Objectivists do not merely "derive comfort" from the idea of an objective reality, it speaks to the very core of what Objectivism is. It is a pillar upon which all of Objectivism is based.

Consider the question, "Why do Christians derive comfort from belief in God?" The question is almost nonsensical because most of the actual comfort is derived from a chain of reasoning/conclusions based on this presupposition.

  • It is what makes everything else Objectivists believe possible.

Similarly, if you study what Objectivism considers "axiomatic concepts" (irreducible truths, or "A truth you cannot prove nor do without" [1][2]), 2/3 are directly related to an objective reality.

  • Existence exists
  • The Law of Non-Contradiction (law of identity, A=A, etc...)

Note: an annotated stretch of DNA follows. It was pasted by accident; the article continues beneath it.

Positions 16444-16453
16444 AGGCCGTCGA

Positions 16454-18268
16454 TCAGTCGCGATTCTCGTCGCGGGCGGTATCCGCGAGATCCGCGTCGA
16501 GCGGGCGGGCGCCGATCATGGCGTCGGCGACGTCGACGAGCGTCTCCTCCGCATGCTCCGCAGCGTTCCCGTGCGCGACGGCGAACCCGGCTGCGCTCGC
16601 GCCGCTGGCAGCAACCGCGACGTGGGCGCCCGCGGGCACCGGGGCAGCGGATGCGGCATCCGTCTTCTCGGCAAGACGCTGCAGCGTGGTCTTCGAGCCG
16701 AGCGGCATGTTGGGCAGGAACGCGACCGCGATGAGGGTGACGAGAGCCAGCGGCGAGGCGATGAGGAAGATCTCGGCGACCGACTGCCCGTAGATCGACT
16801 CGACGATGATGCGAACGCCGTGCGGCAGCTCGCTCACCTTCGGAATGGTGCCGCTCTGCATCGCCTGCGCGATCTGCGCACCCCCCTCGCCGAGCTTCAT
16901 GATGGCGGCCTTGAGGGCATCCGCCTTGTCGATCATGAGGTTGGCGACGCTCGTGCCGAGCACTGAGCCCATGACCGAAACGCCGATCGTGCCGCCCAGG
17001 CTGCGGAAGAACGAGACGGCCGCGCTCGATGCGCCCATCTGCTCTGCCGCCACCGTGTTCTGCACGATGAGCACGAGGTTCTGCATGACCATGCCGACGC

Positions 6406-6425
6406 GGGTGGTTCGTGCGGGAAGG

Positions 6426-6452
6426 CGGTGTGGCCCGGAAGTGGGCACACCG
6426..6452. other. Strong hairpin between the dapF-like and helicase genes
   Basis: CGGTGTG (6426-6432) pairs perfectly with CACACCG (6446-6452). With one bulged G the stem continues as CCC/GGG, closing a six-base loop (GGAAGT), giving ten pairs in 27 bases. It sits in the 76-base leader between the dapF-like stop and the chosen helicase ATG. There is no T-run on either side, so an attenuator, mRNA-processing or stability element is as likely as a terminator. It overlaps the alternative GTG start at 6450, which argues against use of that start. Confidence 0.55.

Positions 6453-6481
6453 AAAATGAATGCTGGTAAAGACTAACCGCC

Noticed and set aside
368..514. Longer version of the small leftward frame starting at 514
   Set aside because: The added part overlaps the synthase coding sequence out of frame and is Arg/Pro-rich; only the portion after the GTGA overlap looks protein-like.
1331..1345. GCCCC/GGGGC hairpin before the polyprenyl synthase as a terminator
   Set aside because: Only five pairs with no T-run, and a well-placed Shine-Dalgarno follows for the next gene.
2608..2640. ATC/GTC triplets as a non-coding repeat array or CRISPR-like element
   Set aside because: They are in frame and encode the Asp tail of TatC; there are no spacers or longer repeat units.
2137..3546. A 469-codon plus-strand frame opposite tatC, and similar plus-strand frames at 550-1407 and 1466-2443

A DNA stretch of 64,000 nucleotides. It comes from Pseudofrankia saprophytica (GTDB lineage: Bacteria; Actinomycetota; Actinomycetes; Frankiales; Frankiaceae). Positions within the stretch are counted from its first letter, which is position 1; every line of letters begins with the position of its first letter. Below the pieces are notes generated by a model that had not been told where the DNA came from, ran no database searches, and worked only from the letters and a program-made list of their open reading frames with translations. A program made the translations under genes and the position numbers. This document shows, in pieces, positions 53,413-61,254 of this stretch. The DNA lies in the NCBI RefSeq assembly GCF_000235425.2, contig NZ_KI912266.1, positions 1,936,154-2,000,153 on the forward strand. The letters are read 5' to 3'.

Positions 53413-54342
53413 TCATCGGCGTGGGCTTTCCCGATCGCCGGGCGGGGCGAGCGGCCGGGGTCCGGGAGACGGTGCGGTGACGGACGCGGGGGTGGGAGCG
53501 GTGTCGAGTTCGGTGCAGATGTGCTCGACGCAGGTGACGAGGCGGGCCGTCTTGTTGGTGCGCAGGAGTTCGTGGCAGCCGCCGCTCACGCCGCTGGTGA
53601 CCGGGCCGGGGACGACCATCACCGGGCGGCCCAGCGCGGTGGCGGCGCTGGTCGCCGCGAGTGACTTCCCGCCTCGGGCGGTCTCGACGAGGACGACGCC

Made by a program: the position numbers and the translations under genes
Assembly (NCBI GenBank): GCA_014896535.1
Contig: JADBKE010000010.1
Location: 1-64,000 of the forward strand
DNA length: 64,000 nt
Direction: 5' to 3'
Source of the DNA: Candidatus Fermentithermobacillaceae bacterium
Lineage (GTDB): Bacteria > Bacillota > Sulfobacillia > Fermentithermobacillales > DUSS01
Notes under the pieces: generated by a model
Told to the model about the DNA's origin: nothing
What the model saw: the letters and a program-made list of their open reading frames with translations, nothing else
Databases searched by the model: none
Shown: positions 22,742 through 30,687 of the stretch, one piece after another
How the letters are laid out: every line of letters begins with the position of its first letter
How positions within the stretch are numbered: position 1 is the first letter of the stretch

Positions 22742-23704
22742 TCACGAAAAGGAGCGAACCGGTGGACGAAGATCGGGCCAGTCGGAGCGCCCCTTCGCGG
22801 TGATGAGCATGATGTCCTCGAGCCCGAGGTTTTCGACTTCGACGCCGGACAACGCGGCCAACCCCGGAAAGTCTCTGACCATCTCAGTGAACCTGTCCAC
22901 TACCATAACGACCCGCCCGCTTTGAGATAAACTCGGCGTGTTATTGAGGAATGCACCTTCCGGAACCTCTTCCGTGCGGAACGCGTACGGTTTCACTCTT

Hedonism by contrast doesn't present any in depth conception of reality (metaphysics), or any theory of knowledge (epistemology), but attempts to skip over all of the tedious "leg work" and move straight on to Ethics. The scope of hedonism is very narrow in relation to Objectivism, and isn't really even a legitimate alternative.

[1] http://wiki.objectivismonline.net/Axioms
[2] http://aynrandlexicon.com/lexicon/axioms.html

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    I don't think the Q is about objectivism, OP's phrasing notwithstanding.
    – DBK
    Jun 28, 2014 at 1:32
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    @DBK "Since OP isn't familiar with Ayn Rand, I took the liberty to delete the reference to Objectivism."~DBK You shouldn't criticize my response after deleting the part of the question I was addressing.
    – Lucretius